PracticeConsultingNo changes to FSA Bill over merger of LSE.

No changes to FSA Bill over merger of LSE.

The government has ruled out eleventh hour changes to legislation creating the Financial Services Authority to take account of the merger of the London and German Stock Exchanges.

A statement claiming no amendments are needed to the Financial Services and Markets Bill as a result of the merger was delivered in the Lords.

Chief Whip Lord McIntosh of Haringey said the FSA would reveal ‘as and when it thinks fit’ the results of discussions it is having with the German regulator, but warned ‘the regulatory framework of the Bill is an appropriate one and there is no need for any amendment.’ He also dismissed as ‘fanciful’ Tory fears that talks would result in a super Euro-regulator to cope with the amalgamation.

He was replying during debates in the Lords on the Bill to a series of challenges from Tory spokesman Lord Saatchi demanding who will be the listings authority, whether the merger was envisaged when the Bill was drafted, what last-minute changes would be needed to take it into account and how the FSA would act to discharge its role.

Saatchi insisted on an assurance ‘that the FSA will not be merged with the German regulator or with a new European super-regulator without coming back to Parliament first’.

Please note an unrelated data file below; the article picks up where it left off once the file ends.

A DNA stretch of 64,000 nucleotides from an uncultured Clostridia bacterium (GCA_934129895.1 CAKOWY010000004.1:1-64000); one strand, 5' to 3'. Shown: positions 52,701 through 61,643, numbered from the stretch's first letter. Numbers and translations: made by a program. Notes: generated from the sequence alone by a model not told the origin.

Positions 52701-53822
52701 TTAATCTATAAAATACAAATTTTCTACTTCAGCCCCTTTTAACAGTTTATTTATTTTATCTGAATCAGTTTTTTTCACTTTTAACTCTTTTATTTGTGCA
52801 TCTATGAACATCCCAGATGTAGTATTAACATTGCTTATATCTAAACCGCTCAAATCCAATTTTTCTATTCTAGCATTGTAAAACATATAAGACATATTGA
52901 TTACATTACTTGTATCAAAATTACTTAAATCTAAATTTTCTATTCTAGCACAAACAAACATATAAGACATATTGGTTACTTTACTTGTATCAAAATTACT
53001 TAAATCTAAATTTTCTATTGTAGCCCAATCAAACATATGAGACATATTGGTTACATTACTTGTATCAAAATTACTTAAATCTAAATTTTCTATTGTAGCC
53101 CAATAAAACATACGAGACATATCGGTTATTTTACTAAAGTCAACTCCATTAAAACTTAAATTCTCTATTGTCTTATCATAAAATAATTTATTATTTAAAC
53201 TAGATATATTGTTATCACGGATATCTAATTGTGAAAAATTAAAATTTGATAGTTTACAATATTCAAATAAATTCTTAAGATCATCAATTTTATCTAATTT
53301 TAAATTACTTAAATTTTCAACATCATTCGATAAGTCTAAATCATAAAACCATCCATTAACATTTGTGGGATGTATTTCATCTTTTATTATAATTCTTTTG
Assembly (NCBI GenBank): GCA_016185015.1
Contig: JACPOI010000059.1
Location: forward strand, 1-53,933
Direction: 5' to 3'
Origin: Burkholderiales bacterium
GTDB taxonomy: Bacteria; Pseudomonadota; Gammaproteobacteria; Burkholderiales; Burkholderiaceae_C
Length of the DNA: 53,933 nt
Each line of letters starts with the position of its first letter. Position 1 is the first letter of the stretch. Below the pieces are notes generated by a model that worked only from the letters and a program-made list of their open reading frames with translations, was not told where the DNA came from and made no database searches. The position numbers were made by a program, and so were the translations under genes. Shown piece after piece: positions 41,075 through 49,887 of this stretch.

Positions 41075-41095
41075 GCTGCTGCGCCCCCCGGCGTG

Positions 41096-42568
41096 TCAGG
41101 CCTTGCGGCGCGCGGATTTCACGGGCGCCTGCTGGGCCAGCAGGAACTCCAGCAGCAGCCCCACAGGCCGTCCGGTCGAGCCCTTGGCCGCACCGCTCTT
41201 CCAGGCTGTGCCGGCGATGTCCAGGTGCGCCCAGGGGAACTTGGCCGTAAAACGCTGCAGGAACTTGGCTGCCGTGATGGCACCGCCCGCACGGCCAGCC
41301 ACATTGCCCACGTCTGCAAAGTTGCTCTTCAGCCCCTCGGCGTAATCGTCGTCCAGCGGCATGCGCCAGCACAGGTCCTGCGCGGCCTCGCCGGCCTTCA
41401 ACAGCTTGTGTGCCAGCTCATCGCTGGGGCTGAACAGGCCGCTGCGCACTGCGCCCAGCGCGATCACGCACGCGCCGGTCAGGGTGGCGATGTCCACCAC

McIntosh said the FSA would need to look carefully at the regulatory implications, but his understanding was that the merged company would be based in and managed from London. He said the LSE and Deutsche Borse had said they did not envisage any change in the regulatory arrangements for national markets and any regulator at the European Community level would require fresh EU legislation.

He added the Bill had already been changed to take LSE de-regulation into account and the competent authority for listings would continue to be the FSA.

Saatchi complained that meant two listings authorities and only one exchange – with the German authority applying different requirements. McIntosh said host country regulation would apply until other regulatory authorities in Europe reach London standards, when home state regulation would apply.

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